IN PICTURES: The derailing of the 1250 BST Londonderry to Belfast train in June 2002

The 1250 BST Londonderry to Belfast train on Tuesday, June 4, 2002 began like it always did but it failed to reach it’s final destination in Belfast.

The scene at Downhill near Castlerock, Co Londonderry, in June 2002: Picture: Kevin McAuley
The scene at Downhill near Castlerock, Co Londonderry, in June 2002: Picture: Kevin McAuley

As it approached the Downhill tunnel near Castlerock, between Coleraine and Derry shortly after lunchtime that Tuesday it was derailed.

A police spokesperson said recent heavy rain was believed to have been responsible for a landslide which saw rocks and boulders land on the track and two adjacent public roads.

Twenty-one people, including the driver, had been on board the three carriages when they were derailed.

Investigators at the scene of the rail crash at Downhill near Castlerock, Co Londonderry, in June 2002. Picture: Kevin McAuley

Six people were treated in the Causeway Hospital in Coleraine.

Two others were released after treatment. The driver of the train, who is the most seriously hurt, is being treated for leg injuries.

One of the carriages was forced onto the beach adjacent to the track

Ciaran Rogan said: “It could have been a lot more serious. Fatalities could have occurred not only on the railway but also on the road and we will be taking it up with the landowners of the land adjacent as to exactly what their management and maintenance routine was for the cliffs here.”

Picture: Kevin McAuley

Meanwhile, East Londonderry MP Gregory Campbell said that more needed to be done to make everyone that comes into contact with the railways aware that such a thing could happen.

He said: “When we look at the scale of the problem here, we could have been talking about fatalities. Any measures that can be put in place, although it is difficult to legislate for this sort of thing, I am sure will be put in place immediately.”

The investigation which was held into the derailment concluded that if the driver had received a warning one minute earlier, the accident could have been avoided.

Gerald Kerr of Her Majesty’s Railway Inspectorate, found there were a number of management deficiencies in Northern Ireland Railways which were contributory factors in the accident.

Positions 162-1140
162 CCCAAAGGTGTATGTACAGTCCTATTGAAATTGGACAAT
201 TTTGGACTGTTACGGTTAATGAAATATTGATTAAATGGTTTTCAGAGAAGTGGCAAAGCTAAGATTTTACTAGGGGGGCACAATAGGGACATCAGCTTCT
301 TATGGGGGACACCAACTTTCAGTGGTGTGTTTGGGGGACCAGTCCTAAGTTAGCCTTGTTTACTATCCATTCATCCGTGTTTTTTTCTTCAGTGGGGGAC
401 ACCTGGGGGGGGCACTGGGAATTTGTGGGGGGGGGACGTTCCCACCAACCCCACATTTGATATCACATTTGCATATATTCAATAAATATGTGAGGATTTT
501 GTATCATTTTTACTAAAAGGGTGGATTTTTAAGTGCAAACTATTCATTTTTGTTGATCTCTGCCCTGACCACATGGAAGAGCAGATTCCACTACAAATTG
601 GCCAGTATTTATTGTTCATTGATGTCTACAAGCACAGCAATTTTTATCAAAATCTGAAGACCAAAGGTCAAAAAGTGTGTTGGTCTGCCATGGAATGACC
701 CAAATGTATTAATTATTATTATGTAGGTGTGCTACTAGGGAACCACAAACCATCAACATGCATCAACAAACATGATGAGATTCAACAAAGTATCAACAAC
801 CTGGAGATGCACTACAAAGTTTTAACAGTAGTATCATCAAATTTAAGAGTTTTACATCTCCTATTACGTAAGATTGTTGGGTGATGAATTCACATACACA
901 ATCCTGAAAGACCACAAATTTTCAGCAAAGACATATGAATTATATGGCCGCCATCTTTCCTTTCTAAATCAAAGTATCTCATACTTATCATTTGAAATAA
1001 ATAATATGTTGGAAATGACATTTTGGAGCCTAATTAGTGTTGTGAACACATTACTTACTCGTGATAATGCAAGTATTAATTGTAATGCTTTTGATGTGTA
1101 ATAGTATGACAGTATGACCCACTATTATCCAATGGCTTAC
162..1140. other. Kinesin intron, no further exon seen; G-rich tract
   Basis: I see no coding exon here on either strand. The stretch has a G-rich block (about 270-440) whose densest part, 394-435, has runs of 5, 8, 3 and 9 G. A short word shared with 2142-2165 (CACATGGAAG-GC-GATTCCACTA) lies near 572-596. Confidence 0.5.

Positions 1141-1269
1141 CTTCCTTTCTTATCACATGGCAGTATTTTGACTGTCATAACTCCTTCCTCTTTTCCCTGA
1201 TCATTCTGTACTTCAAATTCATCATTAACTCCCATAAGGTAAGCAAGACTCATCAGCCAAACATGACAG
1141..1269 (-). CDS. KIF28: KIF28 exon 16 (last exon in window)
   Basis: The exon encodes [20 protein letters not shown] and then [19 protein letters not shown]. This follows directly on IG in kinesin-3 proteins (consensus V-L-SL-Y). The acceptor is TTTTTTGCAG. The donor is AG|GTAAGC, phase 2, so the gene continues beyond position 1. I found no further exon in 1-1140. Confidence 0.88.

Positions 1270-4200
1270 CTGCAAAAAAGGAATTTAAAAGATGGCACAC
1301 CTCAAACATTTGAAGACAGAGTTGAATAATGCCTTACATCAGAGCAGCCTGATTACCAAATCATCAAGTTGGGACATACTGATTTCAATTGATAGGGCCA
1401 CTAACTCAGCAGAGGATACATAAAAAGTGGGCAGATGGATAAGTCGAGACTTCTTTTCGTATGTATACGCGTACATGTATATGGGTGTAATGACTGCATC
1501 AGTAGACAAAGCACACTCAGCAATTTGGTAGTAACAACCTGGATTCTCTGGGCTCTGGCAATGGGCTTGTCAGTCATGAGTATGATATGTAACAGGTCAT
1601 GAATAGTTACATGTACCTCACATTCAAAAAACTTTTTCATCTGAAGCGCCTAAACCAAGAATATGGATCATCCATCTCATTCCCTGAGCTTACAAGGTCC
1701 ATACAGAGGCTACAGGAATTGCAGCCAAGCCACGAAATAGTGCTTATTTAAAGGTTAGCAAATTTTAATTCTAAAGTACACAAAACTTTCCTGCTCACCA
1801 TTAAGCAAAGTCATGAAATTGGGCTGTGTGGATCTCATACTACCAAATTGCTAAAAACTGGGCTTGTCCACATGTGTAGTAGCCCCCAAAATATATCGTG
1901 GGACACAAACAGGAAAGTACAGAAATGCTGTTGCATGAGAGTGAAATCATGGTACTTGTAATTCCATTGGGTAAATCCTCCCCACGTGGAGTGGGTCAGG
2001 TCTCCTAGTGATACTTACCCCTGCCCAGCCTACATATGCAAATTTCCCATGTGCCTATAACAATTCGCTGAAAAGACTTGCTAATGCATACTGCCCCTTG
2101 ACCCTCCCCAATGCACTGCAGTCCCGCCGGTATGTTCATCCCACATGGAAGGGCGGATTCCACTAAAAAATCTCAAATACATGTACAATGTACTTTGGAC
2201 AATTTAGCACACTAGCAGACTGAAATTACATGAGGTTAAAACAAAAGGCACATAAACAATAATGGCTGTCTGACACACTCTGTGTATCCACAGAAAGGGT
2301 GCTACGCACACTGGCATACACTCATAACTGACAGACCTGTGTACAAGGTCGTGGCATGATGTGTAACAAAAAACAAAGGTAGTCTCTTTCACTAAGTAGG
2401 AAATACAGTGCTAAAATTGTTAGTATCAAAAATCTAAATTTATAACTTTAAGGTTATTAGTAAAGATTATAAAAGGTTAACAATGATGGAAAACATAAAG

Mr Kerr said: “The report concludes that rock falls from the cliffs at Downhill were foreseeable and that further rock fall will occur in the future which will pose a risk to residents and to a lesser extent road and rail users.

“It is clear that, notwithstanding the injuries sustained in this derailment it was only by chance that a much more serious incident did not occur.”

Mr Kerr added: “Whilst the risk of rock fall at Downhill remains I urge the various parties to work together and take effective action to reduce the risks of a further rock fall event causing injury.”

Welcoming the report Mr Rogan said: “The report concludes that this incident occurred as the result of many factors which combined over a very short period of time. Some of them (were) unforeseeable, some of them possibly improbable.”

He said Translink engineers who had assessed the sloping within standards applicable in Great Britain had concluded that no action was necessary.

Mr Rogan added: “I don’t accept we were complacent. The rock slope was assessed against the industry standards and no action was deemed necessary.

“Independent experts said that the incident was, and I quote, in practical terms ‘unforeseeable’.”

Mr Rogan concluded: “The inspector has made recommendations as regards altering the assessment procedures for things like rock slopes and we sign up fully to implementing those recommendations.”

Do you have any memories of the derailment? Do you have any photos of the incident? Get in touch, email: [email protected].

The photos from the News Letter archive accompanying this story are by Kevin McAuley.